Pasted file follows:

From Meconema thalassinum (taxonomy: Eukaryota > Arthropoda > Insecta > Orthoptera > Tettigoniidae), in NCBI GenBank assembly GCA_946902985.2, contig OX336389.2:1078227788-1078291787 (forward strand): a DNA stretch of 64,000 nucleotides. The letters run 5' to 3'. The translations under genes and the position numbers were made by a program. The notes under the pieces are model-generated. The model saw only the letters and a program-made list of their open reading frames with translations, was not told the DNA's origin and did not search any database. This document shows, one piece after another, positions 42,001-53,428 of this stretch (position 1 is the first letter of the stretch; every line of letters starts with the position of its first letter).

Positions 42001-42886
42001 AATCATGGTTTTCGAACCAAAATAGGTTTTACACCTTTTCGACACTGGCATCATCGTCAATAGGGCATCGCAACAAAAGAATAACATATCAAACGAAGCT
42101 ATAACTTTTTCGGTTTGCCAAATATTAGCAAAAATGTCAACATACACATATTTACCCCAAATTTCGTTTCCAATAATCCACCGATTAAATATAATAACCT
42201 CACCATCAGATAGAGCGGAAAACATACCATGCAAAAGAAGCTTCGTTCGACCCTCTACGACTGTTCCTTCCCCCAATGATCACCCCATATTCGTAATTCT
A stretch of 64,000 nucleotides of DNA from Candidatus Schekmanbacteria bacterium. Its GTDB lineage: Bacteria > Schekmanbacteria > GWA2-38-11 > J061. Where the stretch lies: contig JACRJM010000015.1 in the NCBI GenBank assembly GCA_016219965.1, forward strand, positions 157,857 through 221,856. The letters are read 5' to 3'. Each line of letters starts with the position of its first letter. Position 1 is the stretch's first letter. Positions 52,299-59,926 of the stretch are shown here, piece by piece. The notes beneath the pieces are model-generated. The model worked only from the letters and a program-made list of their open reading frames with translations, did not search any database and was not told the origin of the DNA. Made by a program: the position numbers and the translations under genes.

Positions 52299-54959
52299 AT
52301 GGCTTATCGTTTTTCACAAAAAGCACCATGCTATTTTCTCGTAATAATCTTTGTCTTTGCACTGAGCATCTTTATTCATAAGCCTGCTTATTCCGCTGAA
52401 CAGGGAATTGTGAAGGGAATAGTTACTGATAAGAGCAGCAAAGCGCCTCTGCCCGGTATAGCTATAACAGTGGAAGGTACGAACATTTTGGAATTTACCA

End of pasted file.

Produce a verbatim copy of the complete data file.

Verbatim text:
From Meconema thalassinum (taxonomy: Eukaryota > Arthropoda > Insecta > Orthoptera > Tettigoniidae), in NCBI GenBank assembly GCA_946902985.2, contig OX336389.2:1078227788-1078291787 (forward strand): a DNA stretch of 64,000 nucleotides. The letters run 5' to 3'. The translations under genes and the position numbers were made by a program. The notes under the pieces are model-generated. The model saw only the letters and a program-made list of their open reading frames with translations, was not told the DNA's origin and did not search any database. This document shows, one piece after another, positions 42,001-53,428 of this stretch (position 1 is the first letter of the stretch; every line of letters starts with the position of its first letter).

Positions 42001-42886
42001 AATCATGGTTTTCGAACCAAAATAGGTTTTACACCTTTTCGACACTGGCATCATCGTCAATAGGGCATCGCAACAAAAGAATAACATATCAAACGAAGCT
42101 ATAACTTTTTCGGTTTGCCAAATATTAGCAAAAATGTCAACATACACATATTTACCCCAAATTTCGTTTCCAATAATCCACCGATTAAATATAATAACCT
42201 CACCATCAGATAGAGCGGAAAACATACCATGCAAAAGAAGCTTCGTTCGACCCTCTACGACTGTTCCTTCCCCCAATGATCACCCCATATTCGTAATTCT
A stretch of 64,000 nucleotides of DNA from Candidatus Schekmanbacteria bacterium. Its GTDB lineage: Bacteria > Schekmanbacteria > GWA2-38-11 > J061. Where the stretch lies: contig JACRJM010000015.1 in the NCBI GenBank assembly GCA_016219965.1, forward strand, positions 157,857 through 221,856. The letters are read 5' to 3'. Each line of letters starts with the position of its first letter. Position 1 is the stretch's first letter. Positions 52,299-59,926 of the stretch are shown here, piece by piece. The notes beneath the pieces are model-generated. The model worked only from the letters and a program-made list of their open reading frames with translations, did not search any database and was not told the origin of the DNA. Made by a program: the position numbers and the translations under genes.

Positions 52299-54959
52299 AT
52301 GGCTTATCGTTTTTCACAAAAAGCACCATGCTATTTTCTCGTAATAATCTTTGTCTTTGCACTGAGCATCTTTATTCATAAGCCTGCTTATTCCGCTGAA
52401 CAGGGAATTGTGAAGGGAATAGTTACTGATAAGAGCAGCAAAGCGCCTCTGCCCGGTATAGCTATAACAGTGGAAGGTACGAACATTTTGGAATTTACCA